Of course, Finding Nemo's theatrical return was, as The Lion King's was intended, a mere preview to the main event: a major Blu-ray debut. Earlier this month, Finding Nemo, the all-time best-selling film on DVD, became the last of Pixar's films to hit Blu-ray Disc, being made available in a 3-disc Blu-ray + DVD combo pack, which we review here, as well as a 5-disc Ultimate Collector's Edition adding a Blu-ray 3D and digital copy.

Like the Toy Story movies (and presumably Monsters, Inc. for its forthcoming Blu-ray 3D rerelease), this one has had its original Pixar-only Walt Disney Pictures logos updated with the modern company-wide CGI version. Stereoscopic 3D credits are also tacked onto the end of this 2D presentation.

Finding Nemo: Collector's Edition (Blu-ray + DVD) combo pack cover art -- click to buy from Amazon.com Blu-ray & DVD Details

1.78:1 Widescreen (DVD Anamorphic)
Blu-ray: Dolby TrueHD 7.1 (English), Dolby Surround 2.0 (English, DVS), Dolby Digital 5.1 (French, Spanish)
DVD: Dolby Digital 5.1 (English, Spanish), Dolby Surround 2.0 (English, DVS)
Subtitles: English, Spanish; Blu-ray only: French; Film-only: English for Hearing Impaired
Extras Subtitled; DVD Closed Captioned
Suggested Retail Price: $39.99 / Release Date: December 4, 2012
Three single-sided discs (1 BD-50, 1 BD-25, & 1 DVD-9)
Blue Keepcase in Embossed Holographic Cardboard Slipcover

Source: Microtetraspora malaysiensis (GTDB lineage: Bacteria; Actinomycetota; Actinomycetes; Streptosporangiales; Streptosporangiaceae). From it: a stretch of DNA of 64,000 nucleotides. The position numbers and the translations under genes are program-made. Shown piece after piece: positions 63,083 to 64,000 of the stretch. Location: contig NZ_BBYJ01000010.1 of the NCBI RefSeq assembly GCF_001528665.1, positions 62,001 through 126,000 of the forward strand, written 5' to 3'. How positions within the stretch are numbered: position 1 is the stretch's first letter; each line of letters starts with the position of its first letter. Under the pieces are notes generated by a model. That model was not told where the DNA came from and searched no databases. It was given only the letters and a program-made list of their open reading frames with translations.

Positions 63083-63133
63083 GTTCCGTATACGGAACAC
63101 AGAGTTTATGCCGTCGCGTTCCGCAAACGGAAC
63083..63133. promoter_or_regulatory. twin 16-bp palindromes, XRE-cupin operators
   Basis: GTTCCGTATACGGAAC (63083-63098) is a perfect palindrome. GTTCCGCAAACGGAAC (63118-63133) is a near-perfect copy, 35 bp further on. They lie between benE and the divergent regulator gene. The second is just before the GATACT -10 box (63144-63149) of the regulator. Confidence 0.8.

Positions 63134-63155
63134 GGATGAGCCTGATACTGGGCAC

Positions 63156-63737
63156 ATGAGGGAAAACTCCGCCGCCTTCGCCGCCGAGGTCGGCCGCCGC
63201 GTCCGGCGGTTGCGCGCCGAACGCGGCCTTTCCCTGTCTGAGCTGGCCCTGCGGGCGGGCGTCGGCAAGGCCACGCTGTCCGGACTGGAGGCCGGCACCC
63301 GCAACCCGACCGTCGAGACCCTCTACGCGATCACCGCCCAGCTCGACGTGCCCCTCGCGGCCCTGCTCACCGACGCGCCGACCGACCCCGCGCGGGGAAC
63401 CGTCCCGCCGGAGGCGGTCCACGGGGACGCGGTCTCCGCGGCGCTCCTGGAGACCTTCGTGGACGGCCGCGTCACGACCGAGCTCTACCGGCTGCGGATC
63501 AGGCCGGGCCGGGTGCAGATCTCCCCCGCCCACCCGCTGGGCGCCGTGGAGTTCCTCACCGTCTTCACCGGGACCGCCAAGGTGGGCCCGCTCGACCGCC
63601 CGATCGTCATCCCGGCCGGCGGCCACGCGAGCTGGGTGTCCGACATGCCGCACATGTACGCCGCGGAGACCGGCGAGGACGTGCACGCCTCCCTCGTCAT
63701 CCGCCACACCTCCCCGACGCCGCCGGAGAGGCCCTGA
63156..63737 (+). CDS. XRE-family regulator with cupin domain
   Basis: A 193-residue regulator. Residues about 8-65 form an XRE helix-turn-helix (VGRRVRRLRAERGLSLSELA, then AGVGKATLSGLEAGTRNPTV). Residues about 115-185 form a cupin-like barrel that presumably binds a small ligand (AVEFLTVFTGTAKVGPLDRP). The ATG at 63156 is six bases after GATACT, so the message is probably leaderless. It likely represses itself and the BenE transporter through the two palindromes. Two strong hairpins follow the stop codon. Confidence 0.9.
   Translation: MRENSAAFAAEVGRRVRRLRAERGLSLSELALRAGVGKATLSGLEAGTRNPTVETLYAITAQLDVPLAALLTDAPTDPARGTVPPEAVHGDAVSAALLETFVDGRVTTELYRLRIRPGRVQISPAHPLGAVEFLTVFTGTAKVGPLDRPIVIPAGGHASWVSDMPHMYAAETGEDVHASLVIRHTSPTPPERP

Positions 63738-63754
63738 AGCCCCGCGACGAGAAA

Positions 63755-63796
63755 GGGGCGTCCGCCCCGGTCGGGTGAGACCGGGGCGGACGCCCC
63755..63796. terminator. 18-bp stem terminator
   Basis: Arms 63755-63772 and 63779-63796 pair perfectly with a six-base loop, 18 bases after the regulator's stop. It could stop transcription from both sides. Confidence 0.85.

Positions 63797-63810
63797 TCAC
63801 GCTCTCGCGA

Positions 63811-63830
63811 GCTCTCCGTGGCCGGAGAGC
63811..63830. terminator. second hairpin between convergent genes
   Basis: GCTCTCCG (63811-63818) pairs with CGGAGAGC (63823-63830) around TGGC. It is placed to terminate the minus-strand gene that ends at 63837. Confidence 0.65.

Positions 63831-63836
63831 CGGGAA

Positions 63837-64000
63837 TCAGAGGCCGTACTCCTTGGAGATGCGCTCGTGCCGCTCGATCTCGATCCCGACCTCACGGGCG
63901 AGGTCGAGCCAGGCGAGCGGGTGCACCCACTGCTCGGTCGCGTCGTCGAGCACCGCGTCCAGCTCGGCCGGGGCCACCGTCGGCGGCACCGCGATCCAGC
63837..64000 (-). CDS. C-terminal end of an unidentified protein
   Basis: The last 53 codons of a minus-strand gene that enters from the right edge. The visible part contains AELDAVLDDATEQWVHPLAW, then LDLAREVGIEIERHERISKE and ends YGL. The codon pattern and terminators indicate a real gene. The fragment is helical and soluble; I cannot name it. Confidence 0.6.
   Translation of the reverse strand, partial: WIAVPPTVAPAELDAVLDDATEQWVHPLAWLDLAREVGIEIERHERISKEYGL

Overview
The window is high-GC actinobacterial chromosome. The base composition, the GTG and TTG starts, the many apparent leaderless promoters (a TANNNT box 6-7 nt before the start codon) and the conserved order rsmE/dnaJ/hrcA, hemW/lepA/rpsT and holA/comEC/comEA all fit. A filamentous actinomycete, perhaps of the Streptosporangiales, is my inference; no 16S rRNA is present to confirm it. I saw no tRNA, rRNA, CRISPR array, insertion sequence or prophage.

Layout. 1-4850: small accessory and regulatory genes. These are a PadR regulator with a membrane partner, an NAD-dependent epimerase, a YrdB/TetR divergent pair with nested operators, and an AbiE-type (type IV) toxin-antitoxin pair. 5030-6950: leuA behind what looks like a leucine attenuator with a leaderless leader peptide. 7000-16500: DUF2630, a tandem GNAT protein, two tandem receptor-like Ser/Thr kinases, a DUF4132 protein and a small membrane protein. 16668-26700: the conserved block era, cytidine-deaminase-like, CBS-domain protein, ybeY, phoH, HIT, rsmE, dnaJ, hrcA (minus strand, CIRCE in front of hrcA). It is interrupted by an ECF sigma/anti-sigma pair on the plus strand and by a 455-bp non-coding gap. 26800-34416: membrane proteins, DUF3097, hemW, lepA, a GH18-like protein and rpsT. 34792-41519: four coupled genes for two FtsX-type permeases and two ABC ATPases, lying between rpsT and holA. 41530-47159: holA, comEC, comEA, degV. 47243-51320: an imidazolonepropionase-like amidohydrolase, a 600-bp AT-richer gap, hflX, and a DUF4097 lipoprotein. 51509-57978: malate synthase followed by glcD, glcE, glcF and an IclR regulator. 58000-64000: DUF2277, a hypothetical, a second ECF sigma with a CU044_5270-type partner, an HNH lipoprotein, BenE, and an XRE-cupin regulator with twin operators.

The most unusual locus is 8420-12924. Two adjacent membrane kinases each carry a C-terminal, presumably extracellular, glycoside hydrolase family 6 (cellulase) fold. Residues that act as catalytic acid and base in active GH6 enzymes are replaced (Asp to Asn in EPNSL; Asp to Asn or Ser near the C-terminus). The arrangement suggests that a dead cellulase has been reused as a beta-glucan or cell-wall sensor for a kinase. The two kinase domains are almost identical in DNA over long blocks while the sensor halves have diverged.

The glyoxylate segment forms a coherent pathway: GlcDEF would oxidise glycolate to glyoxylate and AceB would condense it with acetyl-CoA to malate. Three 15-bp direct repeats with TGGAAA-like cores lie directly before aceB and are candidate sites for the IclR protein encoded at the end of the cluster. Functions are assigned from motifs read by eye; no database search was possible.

Also available in DVD case ($39.99 SRP), 5-Disc Blu-ray 3D + Blu-ray + DVD + Digital Copy Ultimate Collector's Edition Combo Pack ($49.99 SRP), and Amazon Instant Video
Previously released as 2-Disc Collector's Edition DVD and VHS (November 4, 2003)


The technical perfection that Finding Nemo achieved on DVD is handily surpassed by high definition's equivalent flawlessness. The 1.78:1 presentation is an absolute delight, not marred by any perceivable blemish. The default Dolby TrueHD 7.1 soundtrack is as much of a feast for ears, with its exceptional distribution of Gary Rydstrom sound design, Thomas Newman score, and, of course, the suitably crisp dialogue.

Even in the 2003 revisionist version of the Pixar short "Knick Knack", things don't end well for this snow globe souvenir snowman. Six of the key makers of "Finding Nemo" reunite in this roundtable discussion.


Most of the new and important bonus features accompany the film on the all-HD first Blu-ray Disc.